Outlook of an Italian Communist: Why a ‘Second Cold War’ scenario projects a false framework
Fronte Popolare, Italy
Arena’s article was published March 14 as part of his organization’s discussion on the current world situation, as seen from the point of view of the working class in Italy, an EU member that in most cases follows policies in line with Washington’s. Workers World is attempting to make some of the discussion in the world communist movement available to U.S. readers. Translation: John Catalinotto
That the Cold War has historically been a Western invention is well-known. One remembers less about the Soviet attempts [post World War II] to escape the logic of the blocs, culminating in the incredible application of the USSR to join NATO, expressed for the first time in 1949 [when NATO was founded] and finally formally proposed in 1954 (obviously rejected with embarrassment). [The Soviet-led Warsaw Pact was established in 1955.]
The premise of the Cold War was the clash of systems: It was necessary to draw a clear line of demarcation between the “free world” (capitalist) and the socialist countries, which would make the repression of the left within the countries gravitating in the western orbit legitimate and morally acceptable at the same time (starting within the USA, where the denunciation of an objectively nonexistent internal communist danger provided the alibi for McCarthyism [repression of all progressive thought and individuals]).
In essence, the two key principles of American politics at the time, George Kennan’s “containment” [of the socialist camp] and John Foster Dulles’ “rollback,” were justified in their entirety only by drawing a clear demarcation between “us” and “them,” which was used to whip public opinion behind the efforts of the [leading imperialist] nation and its allies.
The objective basis on which the U.S. succeeded in “constructing” a Cold War scenario was that there existed, between East and West, a clear division in terms of the social model. Although the Western bloc was anything but monolithic; and although economic exchanges between East and West continued to take the form of market transactions, the logic of the blocs held because the ruling classes of all Western countries feared socialism.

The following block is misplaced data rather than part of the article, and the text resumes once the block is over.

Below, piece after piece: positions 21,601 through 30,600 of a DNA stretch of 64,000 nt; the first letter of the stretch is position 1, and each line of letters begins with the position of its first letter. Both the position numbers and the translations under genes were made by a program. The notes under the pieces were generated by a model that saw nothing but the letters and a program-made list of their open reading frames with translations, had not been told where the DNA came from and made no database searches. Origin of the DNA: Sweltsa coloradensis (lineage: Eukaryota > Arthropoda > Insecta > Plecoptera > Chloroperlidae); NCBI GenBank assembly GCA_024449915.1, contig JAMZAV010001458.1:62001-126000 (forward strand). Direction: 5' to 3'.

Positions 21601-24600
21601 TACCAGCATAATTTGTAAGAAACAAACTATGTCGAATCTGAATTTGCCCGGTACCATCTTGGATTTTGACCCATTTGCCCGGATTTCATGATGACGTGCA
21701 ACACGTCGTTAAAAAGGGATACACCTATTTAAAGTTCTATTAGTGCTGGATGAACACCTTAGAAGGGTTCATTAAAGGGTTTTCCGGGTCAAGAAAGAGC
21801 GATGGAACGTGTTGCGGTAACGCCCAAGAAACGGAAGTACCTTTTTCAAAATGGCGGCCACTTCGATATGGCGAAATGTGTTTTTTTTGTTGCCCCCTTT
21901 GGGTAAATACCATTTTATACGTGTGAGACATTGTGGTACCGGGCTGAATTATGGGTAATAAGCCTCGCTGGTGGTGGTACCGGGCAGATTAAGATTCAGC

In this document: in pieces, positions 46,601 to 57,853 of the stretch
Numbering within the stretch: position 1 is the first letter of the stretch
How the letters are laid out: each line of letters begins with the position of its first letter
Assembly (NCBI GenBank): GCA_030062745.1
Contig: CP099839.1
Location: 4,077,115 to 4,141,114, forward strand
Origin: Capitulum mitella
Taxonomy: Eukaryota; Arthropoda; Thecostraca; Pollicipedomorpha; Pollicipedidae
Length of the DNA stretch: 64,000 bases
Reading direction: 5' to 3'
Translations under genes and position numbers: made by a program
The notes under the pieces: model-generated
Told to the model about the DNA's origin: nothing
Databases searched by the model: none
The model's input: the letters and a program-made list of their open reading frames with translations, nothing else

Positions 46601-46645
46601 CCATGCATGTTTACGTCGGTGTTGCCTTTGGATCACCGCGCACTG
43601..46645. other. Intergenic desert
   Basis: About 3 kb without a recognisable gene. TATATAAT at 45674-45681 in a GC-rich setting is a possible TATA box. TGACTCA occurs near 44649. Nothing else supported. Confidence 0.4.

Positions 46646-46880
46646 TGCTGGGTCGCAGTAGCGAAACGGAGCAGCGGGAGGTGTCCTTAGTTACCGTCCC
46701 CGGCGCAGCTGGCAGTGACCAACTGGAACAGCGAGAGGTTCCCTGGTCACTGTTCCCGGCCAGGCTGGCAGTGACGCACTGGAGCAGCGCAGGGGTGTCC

A different situation today
Looking at the present situation, one cannot fail to notice the radical difference in the scenario. Today there are three great powers, in terms of production and exchange of wealth — the USA, the European Union and China — which define their respective socioeconomic systems with formulas that have a common denominator: “free market economy” for the USA (with paradigmatic ambitions), “social market economy” for the EU, “market socialism” for China. The least common denominator is the acceptance of market dynamics.
What is different among the three powers is substantially the approach to the organization of the relationship between economic development and political authority. In any case, the three major economic blocs of our time interact, precisely on an economic level, according to common rules, with common tools and within common institutions (WTO, World Bank, etc.).
Despite the permanent difficulty the European Union has in completely emancipating itself from an increasingly fragile, but not yet obsolete, organic link with the United States, the relationship between the three great economic concentrations of our time proceeds first and foremost according to times and modes dictated by market dynamics, and much more than by politics. The recent evolution in the relationship between China and the United States, and consequently between China and the Franco-German axis at the helm of the EU, do not contradict this statement.
Then there are numerous regional powers (Japan, Russia, Brazil, Turkey, Iran, India, Pakistan, etc.) that interact intermittently with the three main players. And there is a political dimension of the confrontation between interests that are sometimes compatible, sometimes irreconcilable, in which an incredible number of structural and superstructural variables intervene, making it almost impossible to reduce the contemporary world to a binary system [such as socialism vs. capitalism].
Nevertheless, a generalizable fact emerges; the planetary hegemony of the United States is in decline, while new players are gaining space, and old powers are reviving ambitions never forgotten.
The U.S. rulers know perfectly well that their hegemony is in decline. And they locate the beginning of this decline not in conjunction with the start of the recent Chinese rise (which is also an important factor in deepening the trend), but in the years of growth after World War II, when the economic renaissance of the planet — and above all of Europe — gradually began to erode American preeminence. They wasted the opportunity to relaunch their primacy offered by the collapse of the socialist camp, and they are very aware of it.